Sexually transmitted infections continue to be a major headache for Americans and their wallets, according to a new report released Tuesday by the Centers for Disease Control and Prevention. About one in five Americans in the U.S. were thought to carry an STI in 2018, while there were 26 million new cases estimated that same year. These new cases also racked up billions in direct medical costs.
In recent years, there has been a steady annual increase of reported STIs in the U.S. In 2018, there were nearly 2.5 million confirmed cases of chlamydia, gonorrhea, and syphilis—the highest combined number of all three ever reported in a year. Most STIs tend to go unreported, though, often because they don’t cause any visible symptoms at first or because people are reluctant or unable to get testing.
This new CDC report tried to account for these hidden cases, while also calculating the financial toll caused by STIs in 2018. It looked at eight common STIs: chlamydia, gonorrhea, syphilis, hepatitis B, herpes simplex virus type 2 (the most common cause of genital herpes), human papillomavirus (HPV), and trichomoniasis.
Nearly 68 million Americans—about one in five—were estimated to have a chronic or acute STI in 2018, with 98% of these infections caused by chlamydia, trichomoniasis, genital herpes, or HPV. Chlamydia, trichomoniasis, genital herpes, and HPV also accounted for about 93% of the 26 million STI cases estimated to have occurred in 2018. Altogether, these new infections led to direct lifetime medical costs of about $16 billion, though that’s likely an underestimate of their true price tag.
“The total cost of STIs far exceeds the medical cost burden estimated in this study, which did not include costs associated with lost productivity, other non-medical costs, and STI prevention,” the report authors wrote.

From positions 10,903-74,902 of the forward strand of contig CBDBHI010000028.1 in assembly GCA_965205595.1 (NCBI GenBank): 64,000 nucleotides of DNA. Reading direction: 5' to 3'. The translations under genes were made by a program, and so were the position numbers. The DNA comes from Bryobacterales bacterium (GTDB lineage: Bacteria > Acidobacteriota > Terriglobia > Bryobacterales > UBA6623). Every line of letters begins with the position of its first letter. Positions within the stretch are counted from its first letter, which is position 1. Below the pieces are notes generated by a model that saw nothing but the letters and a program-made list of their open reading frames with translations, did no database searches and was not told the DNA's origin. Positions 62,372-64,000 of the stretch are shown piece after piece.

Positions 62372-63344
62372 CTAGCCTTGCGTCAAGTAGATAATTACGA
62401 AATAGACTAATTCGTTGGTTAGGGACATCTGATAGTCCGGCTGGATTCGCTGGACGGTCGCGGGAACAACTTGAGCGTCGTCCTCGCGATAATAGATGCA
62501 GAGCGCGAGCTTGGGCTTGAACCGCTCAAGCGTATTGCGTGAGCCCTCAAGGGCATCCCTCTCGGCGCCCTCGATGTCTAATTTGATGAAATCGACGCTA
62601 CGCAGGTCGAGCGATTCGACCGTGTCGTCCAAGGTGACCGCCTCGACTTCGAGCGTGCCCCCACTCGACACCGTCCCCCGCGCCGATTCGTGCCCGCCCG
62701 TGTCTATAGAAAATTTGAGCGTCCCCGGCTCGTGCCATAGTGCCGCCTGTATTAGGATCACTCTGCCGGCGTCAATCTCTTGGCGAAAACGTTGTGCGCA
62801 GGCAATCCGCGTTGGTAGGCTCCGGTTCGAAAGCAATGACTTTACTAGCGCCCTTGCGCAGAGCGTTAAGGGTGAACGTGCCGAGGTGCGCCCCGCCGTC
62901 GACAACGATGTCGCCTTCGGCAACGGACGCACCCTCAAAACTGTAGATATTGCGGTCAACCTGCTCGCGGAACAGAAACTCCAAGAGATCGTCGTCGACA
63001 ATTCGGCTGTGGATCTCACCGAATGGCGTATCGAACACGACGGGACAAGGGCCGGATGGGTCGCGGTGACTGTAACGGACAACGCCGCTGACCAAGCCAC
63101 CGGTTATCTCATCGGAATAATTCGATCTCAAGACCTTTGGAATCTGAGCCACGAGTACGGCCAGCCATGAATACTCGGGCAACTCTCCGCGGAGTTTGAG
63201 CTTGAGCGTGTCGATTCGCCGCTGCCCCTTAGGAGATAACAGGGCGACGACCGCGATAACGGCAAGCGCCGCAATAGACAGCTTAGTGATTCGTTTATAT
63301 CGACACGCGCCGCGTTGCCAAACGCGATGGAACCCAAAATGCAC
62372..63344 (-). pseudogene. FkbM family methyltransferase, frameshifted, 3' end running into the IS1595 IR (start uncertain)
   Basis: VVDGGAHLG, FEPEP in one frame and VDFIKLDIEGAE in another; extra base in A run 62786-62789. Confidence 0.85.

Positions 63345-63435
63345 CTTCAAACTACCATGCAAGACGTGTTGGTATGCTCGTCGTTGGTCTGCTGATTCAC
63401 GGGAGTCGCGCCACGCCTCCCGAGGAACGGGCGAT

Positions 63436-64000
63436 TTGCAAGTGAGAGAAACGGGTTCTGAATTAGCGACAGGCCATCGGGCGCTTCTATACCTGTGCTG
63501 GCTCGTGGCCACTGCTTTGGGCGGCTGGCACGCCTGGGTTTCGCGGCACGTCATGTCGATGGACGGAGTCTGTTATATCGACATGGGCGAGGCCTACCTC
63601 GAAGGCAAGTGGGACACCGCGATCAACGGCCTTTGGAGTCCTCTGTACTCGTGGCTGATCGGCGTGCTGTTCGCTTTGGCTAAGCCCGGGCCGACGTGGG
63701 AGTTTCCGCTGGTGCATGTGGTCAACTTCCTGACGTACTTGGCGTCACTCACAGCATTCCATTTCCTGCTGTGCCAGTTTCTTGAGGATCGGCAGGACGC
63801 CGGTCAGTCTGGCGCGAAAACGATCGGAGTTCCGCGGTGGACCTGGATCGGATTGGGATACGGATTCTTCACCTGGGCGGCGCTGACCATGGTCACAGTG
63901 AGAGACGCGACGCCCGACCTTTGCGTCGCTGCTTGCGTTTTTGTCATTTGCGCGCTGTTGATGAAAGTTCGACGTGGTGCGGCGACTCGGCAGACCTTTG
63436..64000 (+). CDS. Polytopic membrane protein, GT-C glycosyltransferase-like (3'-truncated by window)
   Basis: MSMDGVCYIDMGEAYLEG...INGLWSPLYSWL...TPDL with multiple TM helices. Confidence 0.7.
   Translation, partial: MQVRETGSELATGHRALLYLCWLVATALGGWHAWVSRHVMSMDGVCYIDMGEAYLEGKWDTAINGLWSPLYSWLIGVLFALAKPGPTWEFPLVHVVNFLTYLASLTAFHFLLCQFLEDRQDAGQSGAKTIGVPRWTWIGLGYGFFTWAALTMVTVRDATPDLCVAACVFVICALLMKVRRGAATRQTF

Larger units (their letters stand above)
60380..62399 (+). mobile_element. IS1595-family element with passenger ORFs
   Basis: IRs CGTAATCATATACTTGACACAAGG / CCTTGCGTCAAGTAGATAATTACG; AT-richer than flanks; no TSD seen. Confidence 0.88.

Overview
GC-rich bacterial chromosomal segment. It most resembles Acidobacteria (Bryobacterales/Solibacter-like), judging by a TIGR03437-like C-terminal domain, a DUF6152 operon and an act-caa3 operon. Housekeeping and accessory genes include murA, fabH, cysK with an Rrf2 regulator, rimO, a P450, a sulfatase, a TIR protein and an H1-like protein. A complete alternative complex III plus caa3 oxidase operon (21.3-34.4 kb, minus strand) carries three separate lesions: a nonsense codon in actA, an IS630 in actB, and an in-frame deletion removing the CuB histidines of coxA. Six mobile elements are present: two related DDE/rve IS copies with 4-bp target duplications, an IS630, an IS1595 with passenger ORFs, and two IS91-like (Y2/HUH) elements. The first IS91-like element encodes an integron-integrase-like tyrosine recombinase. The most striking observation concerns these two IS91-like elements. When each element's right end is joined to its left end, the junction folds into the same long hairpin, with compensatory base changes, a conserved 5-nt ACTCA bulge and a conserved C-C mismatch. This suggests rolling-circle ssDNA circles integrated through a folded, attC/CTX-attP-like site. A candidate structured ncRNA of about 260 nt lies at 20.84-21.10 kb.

STIs caused by bacteria or parasites remain easily treatable once diagnosed, though cases of antibiotic-resistant gonorrhea are now becoming a real concern. The viral hepatitis B and HPV are nearly entirely preventable with an effective childhood vaccine. And the risk of catching STIs can be significantly reduced through condom use and other safe-sex practices, including pre-exposure prophylaxis (PrEP) for HIV. In other words, the tools for reducing the burden of STIs are there.
There are many reasons why STIs are climbing in recent years, and it probably doesn’t have anything to do with younger people having more sex (the opposite may be true, actually). The renewal of abstinence-only sex ed programs during the Trump administration and reduced access to good sexual healthcare and testing are likely more concrete factors.
Because this report only covers up to 2018, it’s an open question whether the pandemic has reduced the incidence of STIs since 2020, as it has for other infections like the flu. It’s possible that rates of STIs could jump once people can socialize freely again. But in any case, practicing safe sex and getting routinely tested if you’re sexually active, especially with multiple partners, will remain the best ways to avoid STIs for the foreseeable future.